Sylk, a recent hip-hop transplant from Philadelphia, took to Miami like an alligator to the Glades: He slid right into our cacophonous subtropical airwaves and made them his own. Shortly after his arrival, people began talking about "The Roll Call," his twice-nightly homage to listeners. "What's up, y'all, so what's it gonna be? Now, who's on the line with your homey Al B.?" People of all ages call in, usually right in sync with Sylk's rap, and "shout out" to their friends. Caller: "Tasha's in the house." Sylk: "Oh, baby." Caller: "Mica's in the house." Sylk: "Baby, baby." When callers stumble and miss a beat, they'll be gently chastised by Sylk: "You're a dodohead!" Miami's most popular DJ, 29 years old, also instituted the nightly A-Team announcement. At the beginning of every grading period listeners fax in school report cards. Sylk then picks people at random and calls them at home to congratulate them on the air. Even when he's shouting "Whoooo do you love? 'Cause you got to looooove somebody!" to close his Friday-night show, Sylk doesn't preach so much as he invites his audience to have as much fun as he's having.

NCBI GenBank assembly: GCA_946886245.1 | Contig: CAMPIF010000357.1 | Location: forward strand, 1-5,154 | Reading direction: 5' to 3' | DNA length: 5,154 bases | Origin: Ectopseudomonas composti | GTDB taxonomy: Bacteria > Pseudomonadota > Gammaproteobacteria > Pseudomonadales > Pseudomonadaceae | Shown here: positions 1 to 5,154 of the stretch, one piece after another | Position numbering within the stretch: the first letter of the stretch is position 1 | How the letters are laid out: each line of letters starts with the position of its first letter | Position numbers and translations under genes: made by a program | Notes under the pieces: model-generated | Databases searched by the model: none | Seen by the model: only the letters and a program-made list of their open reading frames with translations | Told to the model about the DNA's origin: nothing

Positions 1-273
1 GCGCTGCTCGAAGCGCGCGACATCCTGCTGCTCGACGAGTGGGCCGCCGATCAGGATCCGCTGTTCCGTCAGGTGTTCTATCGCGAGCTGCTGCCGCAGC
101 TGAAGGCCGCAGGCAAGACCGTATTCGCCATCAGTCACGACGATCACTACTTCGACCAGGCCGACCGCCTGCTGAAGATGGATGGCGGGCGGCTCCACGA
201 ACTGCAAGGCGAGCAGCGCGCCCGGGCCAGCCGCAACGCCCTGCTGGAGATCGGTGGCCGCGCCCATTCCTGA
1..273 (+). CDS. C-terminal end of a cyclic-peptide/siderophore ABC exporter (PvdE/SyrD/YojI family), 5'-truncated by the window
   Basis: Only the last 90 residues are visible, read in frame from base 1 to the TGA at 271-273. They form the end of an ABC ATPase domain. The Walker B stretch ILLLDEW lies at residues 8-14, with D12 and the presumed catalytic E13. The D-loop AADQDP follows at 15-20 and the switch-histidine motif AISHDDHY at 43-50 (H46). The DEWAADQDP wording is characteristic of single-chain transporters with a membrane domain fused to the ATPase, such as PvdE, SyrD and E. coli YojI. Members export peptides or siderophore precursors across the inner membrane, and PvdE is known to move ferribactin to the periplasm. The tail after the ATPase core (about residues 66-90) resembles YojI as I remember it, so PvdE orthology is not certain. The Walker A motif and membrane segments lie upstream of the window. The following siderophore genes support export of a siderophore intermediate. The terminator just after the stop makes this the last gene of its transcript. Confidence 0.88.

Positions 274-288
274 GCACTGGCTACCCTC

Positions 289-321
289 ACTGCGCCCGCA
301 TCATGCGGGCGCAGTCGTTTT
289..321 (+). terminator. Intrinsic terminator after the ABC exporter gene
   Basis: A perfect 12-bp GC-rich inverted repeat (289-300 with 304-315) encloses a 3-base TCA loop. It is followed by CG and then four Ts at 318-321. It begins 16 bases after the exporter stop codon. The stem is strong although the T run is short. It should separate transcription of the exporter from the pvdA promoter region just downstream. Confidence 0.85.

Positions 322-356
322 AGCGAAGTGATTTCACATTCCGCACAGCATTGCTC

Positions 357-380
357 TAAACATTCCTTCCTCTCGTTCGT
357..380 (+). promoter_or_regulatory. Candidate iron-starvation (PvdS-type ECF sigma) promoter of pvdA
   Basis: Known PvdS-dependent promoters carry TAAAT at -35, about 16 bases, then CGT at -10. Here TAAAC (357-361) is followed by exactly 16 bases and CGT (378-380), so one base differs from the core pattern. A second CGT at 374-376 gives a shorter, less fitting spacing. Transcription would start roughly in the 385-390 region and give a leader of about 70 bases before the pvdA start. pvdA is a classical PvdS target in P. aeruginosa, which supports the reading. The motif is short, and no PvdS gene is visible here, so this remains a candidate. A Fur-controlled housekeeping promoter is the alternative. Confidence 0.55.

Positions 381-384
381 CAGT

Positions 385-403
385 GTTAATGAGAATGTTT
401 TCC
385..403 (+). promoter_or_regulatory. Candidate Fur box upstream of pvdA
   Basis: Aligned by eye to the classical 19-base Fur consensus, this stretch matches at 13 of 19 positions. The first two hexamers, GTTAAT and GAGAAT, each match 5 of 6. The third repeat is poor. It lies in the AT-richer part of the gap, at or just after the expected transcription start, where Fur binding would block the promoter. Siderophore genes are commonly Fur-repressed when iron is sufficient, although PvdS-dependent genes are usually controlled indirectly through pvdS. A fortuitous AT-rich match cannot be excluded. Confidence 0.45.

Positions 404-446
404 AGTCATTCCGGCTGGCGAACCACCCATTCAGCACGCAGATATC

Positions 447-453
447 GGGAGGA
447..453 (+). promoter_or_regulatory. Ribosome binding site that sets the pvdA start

Widely known for his television show Sevcec on the Telemundo network, Sevcec's full range of talents are revealed on his radio show Sevcec Live, which airs from 9:00 a.m. to 12:00 p.m. Monday through Friday on Radio Unica. Sevcec himself says he is in his true element on the radio. Listen to the show and you'll see what he means. It is clear he's having a blast, and it's contagious. His staff lines up interviews with presidents and truck drivers for a program that roams from thoughtful analysis of Latin American elections to a story about a kid devoured by a shark. In between Sevcec demonstrates his remarkable ability to project empathy, which has garnered him the title, the "Latin Phil Donahue." Radio's informality allows the host to exercise his considerable wit, often with uproarious results.